Mo James Band, 'Breathe' | Album Review | Seven Days | Vermont's Independent Voice

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Mo James Band, 'Breathe'


Published September 1, 2021 at 10:00 a.m.

Mo James Band, Breathe - COURTESY
  • Courtesy
  • Mo James Band, Breathe

(Self-released, digital)

My first paying gig as a music journalist was a muddy, traumatic affair. A well-known jam band had announced its impending demise and a subsequent farewell festival on a farm in the Northeast Kingdom. My exposure to jam bands was minimal at that point, and, I'll admit, I was deeply curious. Besides, a paycheck is a paycheck, people!

Well, the weekend was a miserable affair full of sad hippies and muddy fields. It did, however, expose me to a phenomenon I hadn't experienced before: the unbridled ability of the jam scene to find optimism in any situation. By the end of the weekend, most of the mud-covered jammers I'd interviewed expressed a weary sort of happiness that baffled me.

I bring this up because, while listening to the debut album from the Mo James Band, Breathe, I was struck by the stiff-upper-lip mentality of the songs. The 10 tracks, all recorded and played by singer-songwriter EJ Borsellino, are tributes to good vibes and to persevering through tough times.

"This album was inspired from a desire to turn all this time at home into something positive and productive," EJ writes on the Mo James Band Bandcamp page.

So he turned the anxiety of the pandemic into a drive to build a home studio. From there, he launched a project to record one song a week for 10 weeks, even creating videos for the songs and posting them to his Instagram account.

Musically, the results are mixed at best. Breathe opens with the title track, featuring a jaunty guitar figure over a programmed beat as EJ reminds us that "we're in this all together." It's a mantra-style song, exhorting listeners to relax and, well, breathe.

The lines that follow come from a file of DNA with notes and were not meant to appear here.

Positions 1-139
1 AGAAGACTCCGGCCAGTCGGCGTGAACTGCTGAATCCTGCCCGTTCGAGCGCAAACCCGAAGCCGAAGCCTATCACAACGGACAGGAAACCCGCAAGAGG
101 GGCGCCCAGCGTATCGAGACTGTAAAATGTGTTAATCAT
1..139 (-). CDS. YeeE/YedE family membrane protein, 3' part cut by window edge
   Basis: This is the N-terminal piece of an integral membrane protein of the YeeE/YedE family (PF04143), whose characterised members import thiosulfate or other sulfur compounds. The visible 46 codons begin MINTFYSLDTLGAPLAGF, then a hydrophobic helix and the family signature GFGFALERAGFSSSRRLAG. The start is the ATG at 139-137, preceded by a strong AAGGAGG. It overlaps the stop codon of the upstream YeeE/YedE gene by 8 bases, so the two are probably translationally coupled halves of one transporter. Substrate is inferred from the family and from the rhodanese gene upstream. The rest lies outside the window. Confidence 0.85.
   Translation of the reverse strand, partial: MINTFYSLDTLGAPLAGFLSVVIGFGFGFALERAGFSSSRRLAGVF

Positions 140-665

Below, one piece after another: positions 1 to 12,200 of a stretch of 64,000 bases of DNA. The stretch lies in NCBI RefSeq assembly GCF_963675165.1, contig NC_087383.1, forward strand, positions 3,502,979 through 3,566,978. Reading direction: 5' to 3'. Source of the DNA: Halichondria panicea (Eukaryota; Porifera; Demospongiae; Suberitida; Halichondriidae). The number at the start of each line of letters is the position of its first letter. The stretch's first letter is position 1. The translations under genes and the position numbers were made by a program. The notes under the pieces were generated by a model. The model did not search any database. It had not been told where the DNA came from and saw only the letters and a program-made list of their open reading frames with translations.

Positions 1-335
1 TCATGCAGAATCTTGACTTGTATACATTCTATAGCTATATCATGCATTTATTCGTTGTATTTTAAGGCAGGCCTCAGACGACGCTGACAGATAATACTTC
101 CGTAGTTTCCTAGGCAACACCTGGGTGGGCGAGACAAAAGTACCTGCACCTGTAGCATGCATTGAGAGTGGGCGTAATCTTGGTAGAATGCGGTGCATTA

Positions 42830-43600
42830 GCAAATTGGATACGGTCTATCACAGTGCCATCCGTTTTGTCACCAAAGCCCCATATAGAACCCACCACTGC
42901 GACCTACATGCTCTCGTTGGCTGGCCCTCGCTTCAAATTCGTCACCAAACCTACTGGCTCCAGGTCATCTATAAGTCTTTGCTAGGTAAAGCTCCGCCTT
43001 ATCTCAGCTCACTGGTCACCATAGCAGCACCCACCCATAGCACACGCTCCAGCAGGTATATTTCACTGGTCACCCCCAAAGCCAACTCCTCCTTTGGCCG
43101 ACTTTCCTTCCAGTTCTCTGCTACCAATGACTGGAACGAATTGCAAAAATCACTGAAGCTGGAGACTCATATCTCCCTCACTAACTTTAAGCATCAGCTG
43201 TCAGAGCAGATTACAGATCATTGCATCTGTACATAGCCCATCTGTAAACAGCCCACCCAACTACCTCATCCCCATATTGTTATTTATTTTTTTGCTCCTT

EJ is a talented enough guitarist. His rhythm playing is solid and even shades a little toward the funky side. His leads are full of melody and movement. But it's hard to escape the feeling that he's playing along to a computer — which, for the most part, he is. An inherent coldness pervades some tracks and doesn't benefit either the roots-rock nature of the compositions or his subject matter.

EJ plays more to his strengths on "Core," a mid-tempo rocker with a clever guitar lick at the center and an ascendant chorus. "The kids are dancing in the halls / The paint is melting off the walls / See it clearer than before / Got to get down to the core," he sings with a gruff, cool-uncle-who-just-let-you-hit-his-joint-at-the-show vibe.

Look, as a Gen Xer, I've never been comfortable with songs telling me that everything is going to be OK. It's just not how my brain works. So, when I hear a song called "Hope You're All Feeling Well," my eyes narrow and I wonder what the catch is.

But that's the upside of the jam genre — and Breathe, for that matter. Do I love these songs? No, I do not. I am learning to enjoy the sentiment, though. It's honest, and that counts for a lot, artistically. The Mo James Band truly wants you to be OK. I can get behind that.

Breathe is available at